China Central Television (CCTV)- The Tanzanian government has recently set up anoher special school to protect albino children to bring the total number up to ten, but many more albino children need proection.
The Mitindo Primary School, which is located in the country’s second-largest city Mwanza, currently offers free education to 81 albino children.
Tanzania has the highest population of albinos in Africa, with 17,000 registered people with albinism. Brutal attacks against albinos have increased in the country due to a widespread belief that their body parts bring good fortune and prosperity. The UN Human Rights Office says there have been 74 murders and 151 attacks against albinos in Tanzania since 2000.
Administrators at Mitindo Primary School say they have reinforced security in order to protect albino children at the school.
“Our school has strengthened security by reinforcing its iron wire fence and dispatching more security guards to go on 24-hour patrols. We have three kinds of security guards: some are from private security companies, some are local security guards and some are armed police,” said Kulwa Ngh’welo, head teacher of Mitindo Primary School.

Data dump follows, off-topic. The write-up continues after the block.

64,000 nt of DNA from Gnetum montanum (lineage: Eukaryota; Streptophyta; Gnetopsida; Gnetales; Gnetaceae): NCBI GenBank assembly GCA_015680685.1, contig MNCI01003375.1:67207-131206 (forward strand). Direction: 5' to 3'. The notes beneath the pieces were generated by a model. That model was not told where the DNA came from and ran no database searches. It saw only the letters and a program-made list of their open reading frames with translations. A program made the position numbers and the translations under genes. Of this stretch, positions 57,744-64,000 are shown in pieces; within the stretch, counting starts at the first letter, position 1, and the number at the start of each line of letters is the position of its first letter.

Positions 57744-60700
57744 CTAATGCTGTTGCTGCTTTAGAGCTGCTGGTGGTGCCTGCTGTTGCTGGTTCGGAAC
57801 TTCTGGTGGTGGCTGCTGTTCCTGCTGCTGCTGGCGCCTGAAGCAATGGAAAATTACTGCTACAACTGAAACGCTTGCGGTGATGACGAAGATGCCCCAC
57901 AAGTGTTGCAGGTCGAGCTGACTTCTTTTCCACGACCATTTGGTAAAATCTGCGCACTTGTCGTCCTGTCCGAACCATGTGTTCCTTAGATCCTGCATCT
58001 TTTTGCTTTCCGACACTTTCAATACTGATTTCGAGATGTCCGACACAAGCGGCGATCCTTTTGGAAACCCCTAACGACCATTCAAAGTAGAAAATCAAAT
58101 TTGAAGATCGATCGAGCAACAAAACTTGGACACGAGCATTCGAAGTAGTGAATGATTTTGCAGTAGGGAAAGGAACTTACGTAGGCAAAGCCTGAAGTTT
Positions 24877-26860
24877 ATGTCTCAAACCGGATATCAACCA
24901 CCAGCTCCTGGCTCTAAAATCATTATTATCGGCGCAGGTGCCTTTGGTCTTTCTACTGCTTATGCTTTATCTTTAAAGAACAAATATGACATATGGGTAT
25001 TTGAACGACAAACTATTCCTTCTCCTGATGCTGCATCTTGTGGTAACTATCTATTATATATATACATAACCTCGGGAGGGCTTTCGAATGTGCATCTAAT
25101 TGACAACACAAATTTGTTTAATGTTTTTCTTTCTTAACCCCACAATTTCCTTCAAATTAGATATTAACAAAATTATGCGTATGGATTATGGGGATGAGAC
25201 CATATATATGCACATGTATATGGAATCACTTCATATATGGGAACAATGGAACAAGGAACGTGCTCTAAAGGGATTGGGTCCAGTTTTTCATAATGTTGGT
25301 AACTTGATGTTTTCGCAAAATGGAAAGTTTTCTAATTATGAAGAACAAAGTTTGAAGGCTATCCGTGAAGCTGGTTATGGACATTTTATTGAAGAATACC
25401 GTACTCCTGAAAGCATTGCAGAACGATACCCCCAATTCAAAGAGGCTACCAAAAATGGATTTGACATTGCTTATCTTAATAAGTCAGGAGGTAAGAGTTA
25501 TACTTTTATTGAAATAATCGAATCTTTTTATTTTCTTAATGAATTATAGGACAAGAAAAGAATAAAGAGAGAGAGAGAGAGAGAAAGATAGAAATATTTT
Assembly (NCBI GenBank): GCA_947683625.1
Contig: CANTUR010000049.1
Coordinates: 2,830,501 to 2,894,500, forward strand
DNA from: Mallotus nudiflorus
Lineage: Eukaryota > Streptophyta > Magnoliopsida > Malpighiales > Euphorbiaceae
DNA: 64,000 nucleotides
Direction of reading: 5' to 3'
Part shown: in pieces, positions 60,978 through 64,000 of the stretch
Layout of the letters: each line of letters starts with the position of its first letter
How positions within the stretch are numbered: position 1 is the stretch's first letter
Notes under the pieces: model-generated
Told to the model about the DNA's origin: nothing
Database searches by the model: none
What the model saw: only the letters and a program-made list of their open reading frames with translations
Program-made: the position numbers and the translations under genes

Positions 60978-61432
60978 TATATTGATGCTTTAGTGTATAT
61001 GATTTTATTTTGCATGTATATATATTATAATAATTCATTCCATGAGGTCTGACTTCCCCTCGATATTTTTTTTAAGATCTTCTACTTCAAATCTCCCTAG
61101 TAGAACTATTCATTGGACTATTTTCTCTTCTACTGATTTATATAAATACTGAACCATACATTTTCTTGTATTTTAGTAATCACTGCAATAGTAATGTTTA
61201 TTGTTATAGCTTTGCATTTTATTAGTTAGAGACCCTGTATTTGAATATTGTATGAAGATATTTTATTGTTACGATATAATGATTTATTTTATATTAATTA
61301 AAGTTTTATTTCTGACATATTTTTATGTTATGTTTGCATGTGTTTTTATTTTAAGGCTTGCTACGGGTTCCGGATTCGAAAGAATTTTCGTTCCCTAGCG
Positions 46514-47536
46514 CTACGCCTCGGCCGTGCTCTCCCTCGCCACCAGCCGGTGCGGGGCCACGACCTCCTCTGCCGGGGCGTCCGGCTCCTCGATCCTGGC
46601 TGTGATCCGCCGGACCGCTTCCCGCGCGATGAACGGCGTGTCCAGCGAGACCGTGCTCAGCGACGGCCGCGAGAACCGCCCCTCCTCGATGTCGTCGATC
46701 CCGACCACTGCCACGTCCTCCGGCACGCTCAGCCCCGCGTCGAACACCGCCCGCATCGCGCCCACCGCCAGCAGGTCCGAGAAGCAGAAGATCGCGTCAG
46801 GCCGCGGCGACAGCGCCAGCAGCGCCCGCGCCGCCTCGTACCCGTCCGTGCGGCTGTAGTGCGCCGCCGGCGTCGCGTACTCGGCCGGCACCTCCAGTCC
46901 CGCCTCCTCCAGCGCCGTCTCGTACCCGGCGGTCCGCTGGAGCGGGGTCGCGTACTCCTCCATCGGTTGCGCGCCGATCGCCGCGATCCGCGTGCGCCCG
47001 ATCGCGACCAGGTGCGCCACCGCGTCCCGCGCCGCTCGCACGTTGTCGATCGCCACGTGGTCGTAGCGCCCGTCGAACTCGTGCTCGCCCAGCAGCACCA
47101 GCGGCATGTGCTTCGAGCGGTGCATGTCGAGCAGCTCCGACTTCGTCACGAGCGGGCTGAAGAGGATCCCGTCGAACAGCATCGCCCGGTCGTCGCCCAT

Madoshi Mugisa, a 14-year-old albino teenager who has just started school at Mitindo Primary School, said he is afraid he will be mutilated or killed.
“I am uneasy every day. Every morning, I ask myself if I could make it to the next day,” said Mugisa.
Some children at the school do not know their parents as they were abandoned at an early age.
“Most of them don’t know their parents or relatives. Even if we were to get their parents and tell them that this is your mother, they wouldn’t know. So it’s sad. They have been psychologically damaged,” said Grace Wabanhu, an official with Under the Same Sun, a charity organization that advocates for people with albinism.
Although albino children at Mitindo Primary School get along with their peers, the situation is not the same at other schools, where albino children are discriminated against.
“There is discrimination because people lack understanding of albinism. But we usually try to give their families, fellow students, teachers and dorm matrons more understanding of their condition, so that they treat them the same as other kids. And this has been successful; they have made friends, they play together with the other students and they fully participate in all the activities at school,” said Wabanhu.
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